The wheat challenges were performed in an open way starting with 1 g of wheat porridge cooked in water, followed by 5 and 10 g. Two doses were given during the day, and the challenge was continued for 3 consecutive days up to 10 g twice daily. If no symptoms appeared, the children were freely fed wheat-containing foods at home, and later the diet was extended to include all the cereals. During the challenges, four children developed urticaria, one urticaria and wheezing, four erythema and pruritus, and four eczema. Five were negative in oral challenge. The adults followed a cereal-free diet for at least 1 month. The patient with exercise-induced urticaria/anaphylaxis became symptom-free; three patients with AD experienced relief and continued with the diet. In three adults, cereal exposure after the diet had no clear effect on the clinical picture.
The study protocol was approved by the ethics committees of the two hospitals.
Preparation of wheat antigens
NaCl suspension of wheat, purified gliadin for SPT, and the ethanol extract of wheat for immunoblotting studies were prepared as previously described in detail ( 13). The gliadin SPT solution was prepared as follows. Commercial gliadin (BDH, British Drug Houses, Poole, UK) was dissolved in a mixture of equal volumes of 96% ethanol and albumin diluent, and centrifuged at 10 000 rpm for 30 min. A sample of the supernatant was then suspended with an equal amount of 85% glycerol and, in sterile conditions, passed through a 0.22-μm Millipore filter to obtain the solution for SPT.
All patients underwent SPT with the NaCl suspension of wheat. Purified gliadin in ethanol was tested with the 1 mg/ml test solution ( 16). A wheal with a diameter of 3 mm and greater than half of that of the wheal caused by histamine hydrochloride (10 mg/ml) was regarded as positive, provided that the vehicle control appeared negative, and was graded as follows: ++ half of the size of, +++ equal to, or ++++ twice as large as the positive control.
Blood samples were taken simultaneously with the SPTs to be analyzed for specific IgE antibodies to wheat and gluten (CAP RAST, Pharmacia, Uppsala, Sweden) and serum total IgE (CAP RIA, Pharmacia, Uppsala, Sweden). A RAST score of >0.35 kU/l was regarded as positive.
SDS–PAGE and immunoblotting
The ethanol extract of wheat and molecular weight markers (Rainbow, Amersham, UK) were separated by SDS–PAGE, and the proteins were transferred to nitrocellulose sheets (Schleicher & Schnell, Dassel, Germany) in a Transphor apparatus (LKB, Bromma, Sweden), as previously described ( 13).
Table 1 presents the characteristics of patients who underwent SPT and whose sera were used in RAST and total IgE determinations and in IgE-immunoblotting analysis against the ethanol extract of wheat ( Fig. 2). The delay of reactions and clinical symptoms on wheat challenge in the children are illustrated in Table 1. The numbers of patients in Table 1 refer to corresponding numbers in Fig. 2.
Nos. 1–13 ( Table 1) refer to challenge-positive children, who were positive to wheat, and 11/12 of whom were positive to gliadin in SPT. Nos. 14–18 were wheat-challenge-negative; 3/5 of them had a positive wheat SPT, but none displayed a positive gliadin SPT. Nos. 19–25 refer to adult patients, of whom four responded to a cereal-free diet (nos. 21, 22, 24, and 25). The last two (nos. 24 and 25) displayed a decrease in wheat/gluten RAST and total IgE values during follow-up. The figures of no. 24 for total IgE varied from 10 500 to 7150 kU/l, for wheat RAST from 41.9 to 16 kU/l, and for gluten RAST from 3.0 to 0.9 kU/l. For patient no. 25, the total IgE decreased from 5700 to 286 kU/l, and gluten RAST became negative from 2.8 kU/l.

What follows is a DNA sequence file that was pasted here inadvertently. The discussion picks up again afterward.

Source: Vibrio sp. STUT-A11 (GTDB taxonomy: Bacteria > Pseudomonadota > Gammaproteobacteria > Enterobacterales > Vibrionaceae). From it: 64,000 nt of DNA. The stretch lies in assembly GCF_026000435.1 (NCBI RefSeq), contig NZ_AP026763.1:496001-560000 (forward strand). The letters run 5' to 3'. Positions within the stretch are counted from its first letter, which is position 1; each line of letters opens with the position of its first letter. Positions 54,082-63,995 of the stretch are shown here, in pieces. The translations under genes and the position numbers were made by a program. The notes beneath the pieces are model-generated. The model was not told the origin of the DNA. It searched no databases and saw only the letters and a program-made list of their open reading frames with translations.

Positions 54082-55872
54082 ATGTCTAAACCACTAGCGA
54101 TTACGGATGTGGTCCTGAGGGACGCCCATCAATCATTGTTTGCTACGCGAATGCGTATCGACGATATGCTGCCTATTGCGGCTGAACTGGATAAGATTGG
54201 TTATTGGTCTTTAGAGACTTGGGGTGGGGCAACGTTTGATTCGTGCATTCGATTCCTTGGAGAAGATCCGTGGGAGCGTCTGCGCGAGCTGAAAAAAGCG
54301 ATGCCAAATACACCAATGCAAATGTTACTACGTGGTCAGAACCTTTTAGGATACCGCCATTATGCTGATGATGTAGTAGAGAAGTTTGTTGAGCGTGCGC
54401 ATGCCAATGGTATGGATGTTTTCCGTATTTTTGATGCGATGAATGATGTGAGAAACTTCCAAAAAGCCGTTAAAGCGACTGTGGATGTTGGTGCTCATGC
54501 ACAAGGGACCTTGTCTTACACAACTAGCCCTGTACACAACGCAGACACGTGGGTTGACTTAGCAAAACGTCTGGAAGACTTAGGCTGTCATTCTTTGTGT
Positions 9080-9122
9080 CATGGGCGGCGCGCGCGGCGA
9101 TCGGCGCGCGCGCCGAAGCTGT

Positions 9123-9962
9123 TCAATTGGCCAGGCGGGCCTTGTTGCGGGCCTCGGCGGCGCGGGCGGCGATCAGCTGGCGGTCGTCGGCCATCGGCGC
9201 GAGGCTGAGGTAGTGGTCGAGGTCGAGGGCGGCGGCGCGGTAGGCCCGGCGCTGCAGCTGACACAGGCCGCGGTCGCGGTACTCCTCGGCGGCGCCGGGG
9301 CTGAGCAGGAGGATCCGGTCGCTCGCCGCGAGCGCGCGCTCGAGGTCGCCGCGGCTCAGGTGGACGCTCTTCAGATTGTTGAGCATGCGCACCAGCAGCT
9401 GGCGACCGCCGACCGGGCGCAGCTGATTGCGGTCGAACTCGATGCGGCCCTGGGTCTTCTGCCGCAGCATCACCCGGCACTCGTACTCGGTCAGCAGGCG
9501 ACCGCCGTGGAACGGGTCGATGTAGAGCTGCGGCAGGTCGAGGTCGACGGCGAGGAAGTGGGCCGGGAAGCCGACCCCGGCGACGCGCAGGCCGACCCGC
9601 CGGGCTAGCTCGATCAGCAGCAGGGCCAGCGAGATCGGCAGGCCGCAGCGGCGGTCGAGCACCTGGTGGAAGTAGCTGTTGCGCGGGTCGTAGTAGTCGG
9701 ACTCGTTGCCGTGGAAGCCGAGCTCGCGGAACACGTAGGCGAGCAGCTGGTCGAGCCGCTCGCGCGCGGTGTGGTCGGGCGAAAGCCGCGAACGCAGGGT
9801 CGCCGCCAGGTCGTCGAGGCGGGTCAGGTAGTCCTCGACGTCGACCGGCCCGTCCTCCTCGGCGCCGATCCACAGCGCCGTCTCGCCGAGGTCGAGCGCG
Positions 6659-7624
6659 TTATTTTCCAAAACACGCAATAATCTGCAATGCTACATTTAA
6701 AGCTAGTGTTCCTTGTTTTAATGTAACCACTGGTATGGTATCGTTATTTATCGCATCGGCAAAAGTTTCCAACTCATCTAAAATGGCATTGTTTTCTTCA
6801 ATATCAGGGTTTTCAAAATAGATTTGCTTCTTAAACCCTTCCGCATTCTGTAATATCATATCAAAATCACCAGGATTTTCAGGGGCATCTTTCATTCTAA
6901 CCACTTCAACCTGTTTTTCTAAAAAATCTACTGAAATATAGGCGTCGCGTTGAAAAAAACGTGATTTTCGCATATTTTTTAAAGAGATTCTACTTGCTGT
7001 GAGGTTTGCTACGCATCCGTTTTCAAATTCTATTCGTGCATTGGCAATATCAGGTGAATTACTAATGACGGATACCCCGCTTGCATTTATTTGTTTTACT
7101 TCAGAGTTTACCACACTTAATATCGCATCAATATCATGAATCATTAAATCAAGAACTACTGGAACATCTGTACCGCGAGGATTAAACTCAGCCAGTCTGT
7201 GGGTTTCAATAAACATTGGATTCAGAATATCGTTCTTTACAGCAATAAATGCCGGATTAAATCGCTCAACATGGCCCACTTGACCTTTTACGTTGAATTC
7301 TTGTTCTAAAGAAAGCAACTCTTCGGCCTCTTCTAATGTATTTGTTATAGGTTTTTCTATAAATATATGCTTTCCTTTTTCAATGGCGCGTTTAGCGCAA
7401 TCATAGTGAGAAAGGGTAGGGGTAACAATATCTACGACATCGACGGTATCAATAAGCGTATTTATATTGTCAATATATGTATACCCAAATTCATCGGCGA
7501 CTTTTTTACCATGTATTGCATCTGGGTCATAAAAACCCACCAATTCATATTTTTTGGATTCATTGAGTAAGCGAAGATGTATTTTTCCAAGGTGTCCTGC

SDS–PAGE and immunoblotting
Fig. 1 shows the SDS–pattern of the ethanol extract of wheat stained with Coomassie brilliant blue. Individual IgE immunoblots are shown in Fig. 2 against the ethanol wheat extract. A characteristic finding was that the IgE immunoblotting revealed small, below 14-kDa, heavily stained bands in sera from all challenge and gliadin-SPT-positive children with AD as well as in two gliadin-SPT-positive AD adults. The immunoblots were negative in seven out of eight patients with negative gliadin SPT. Heavily stained bands in the main gliadin area between 30 and 46 kDa were also notable, especially in the sera of challenge-positive children with positive gliadin SPT and high-gluten RAST. As a whole, the most intensive and broad staining appeared in sera with clearly elevated gluten RAST. The negative stainings were seen in sera with negative or only slightly elevated gluten RAST values. On the other hand, high total IgE values were not found to affect the immunoblots.
Wheat proteins may be classified according to solubility into albumins, globulins, glutelins, and gliadins. Albumins and globulins are soluble in dilute neutral solutions, glutelins in dilute acids, and gliadins in aqueous ethanol. The glutelin and gliadin fractions together form wheat gluten.
According to the present study, gliadin seemed to be the significant allergen if wheat caused symptoms after ingestion, since children with IgE antibodies to gliadin measured by SPT or RAST responded to elimination. In adults, the picture was more complicated and may reflect difficulties in following a strict diet and also development of tolerance. In addition, in adults, besides allergens, a number of other factors such as emotional stress, hormones, irritant substances, climatic factors, and microbial agents may be of importance for the course of AD.